Ultimately, in Taoism, once we have a basic understanding, Tao itself becomes teacher to us all. Therefore, there are few concepts which could be considered more “Learner Centered.” Since this example of learning is an ancient Chinese tradition, it differs from what Western theorists refer to as the “traditional” role of a teacher in the learning strategy. In The Shift in the Role of Teachers in the Learning Process (Vighnarajah, et al. 2008), the authors clearly differentiate between the “traditional” teachers role, and the more learner centered role of a teacher as a facilitator. Here I take issue with how the word “tradition” is used. I submit that this concept of the “Sage on the Stage” is primarily a Western traditional strategy. I propose that the “traditional” teachers role in the Taoist tradition is indeed learner centered already and represents the “Guide on the Side.”
In my personal teaching strategy, I actually blend the traditionally Eastern and Western roles of the teacher. I offer perhaps a bit more guidance in my lessons then a truly traditional Taoist master may do. Traditional Taoist teaching might be described as nearly exclusively a learner centered process where the student receives little direct guidance or feedback from the teacher, learning mostly through observation of the Master and trial-and-error.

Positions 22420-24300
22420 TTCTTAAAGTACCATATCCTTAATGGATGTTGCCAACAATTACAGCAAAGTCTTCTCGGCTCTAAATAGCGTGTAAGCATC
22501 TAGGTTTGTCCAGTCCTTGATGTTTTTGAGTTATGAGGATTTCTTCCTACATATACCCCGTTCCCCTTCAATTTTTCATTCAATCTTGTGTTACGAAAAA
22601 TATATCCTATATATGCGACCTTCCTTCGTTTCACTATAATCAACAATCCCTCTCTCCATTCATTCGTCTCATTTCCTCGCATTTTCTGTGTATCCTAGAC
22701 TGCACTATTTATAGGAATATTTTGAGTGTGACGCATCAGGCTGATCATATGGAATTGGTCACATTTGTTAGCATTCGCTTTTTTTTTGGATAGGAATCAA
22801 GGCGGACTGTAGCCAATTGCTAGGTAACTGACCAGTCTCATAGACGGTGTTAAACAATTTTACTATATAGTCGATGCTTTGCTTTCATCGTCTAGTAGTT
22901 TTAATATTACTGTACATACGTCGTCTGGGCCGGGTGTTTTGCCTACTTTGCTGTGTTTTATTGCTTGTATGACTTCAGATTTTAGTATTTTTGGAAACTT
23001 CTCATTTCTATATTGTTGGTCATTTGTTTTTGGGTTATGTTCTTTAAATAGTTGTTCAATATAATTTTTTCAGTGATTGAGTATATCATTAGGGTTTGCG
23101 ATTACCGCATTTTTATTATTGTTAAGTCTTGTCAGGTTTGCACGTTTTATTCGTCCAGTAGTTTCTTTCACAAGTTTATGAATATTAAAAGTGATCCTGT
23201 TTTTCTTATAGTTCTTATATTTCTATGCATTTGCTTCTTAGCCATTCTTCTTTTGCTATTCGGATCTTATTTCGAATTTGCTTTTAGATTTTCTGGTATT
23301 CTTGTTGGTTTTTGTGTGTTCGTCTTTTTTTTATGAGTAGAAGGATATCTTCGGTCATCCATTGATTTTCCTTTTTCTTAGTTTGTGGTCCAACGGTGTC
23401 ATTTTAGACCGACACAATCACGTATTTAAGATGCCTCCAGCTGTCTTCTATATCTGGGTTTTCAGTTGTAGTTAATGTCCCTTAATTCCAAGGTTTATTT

My goal in my capstone project “Get Up and Move!” is to motivate learners, who may not be used to the more obtuse Eastern learning traditions, by clearly informing them of the dangers of too much sitting and unmitigated screen time. Beyond my capstone project, I am also committed to inspiring learners to embark on a path of self-discovery that leads to true transformation and lasting beneficial change in some of their key paradigms in life. In my life’s work, I endeavor to be a guide, not a sage. I do provide feedback on the actual exercises and I avail myself to learners’ questions, answering them to the best of my ability. I also offer examples that are from western medical and scientific traditions that correlate to the more Eastern philosophical and energetic concepts inherent in Qigong and the Taoist methods presented.
Respectfully submitted by Sifu Mark Angel
Bruner, J. (1960). The Process of Education. Harvard University Press.
Prince Michael J., Richard M. Felderd, Richard M., Inductive Teaching and Learning Methods: Definitions, Comparisons, and Research Bases. Journal of Engineering Education, April 2006, Page 125.
Reigeluth, C. M. (1999). The elaboration theory: Guidance for scope and sequence decisions. In C. M. Reigeluth (Ed.), Instructional-Design Theories and Models: Vol. 2. A New Paradigm of Instructional Theory (pp. 425-453). Lawrence Erlbaum Associates.
S., Vighnarajah & Luan, W.S. & Abu Bakar, Kamariah. (2008). The Shift in the Role of Teachers in the Learning Process. European Journal of Social Sciences. 7. 33-41.
Mark is a Qi Gong and Tai Chi instructor and gives classes and private lessons in Carmel Valley, CA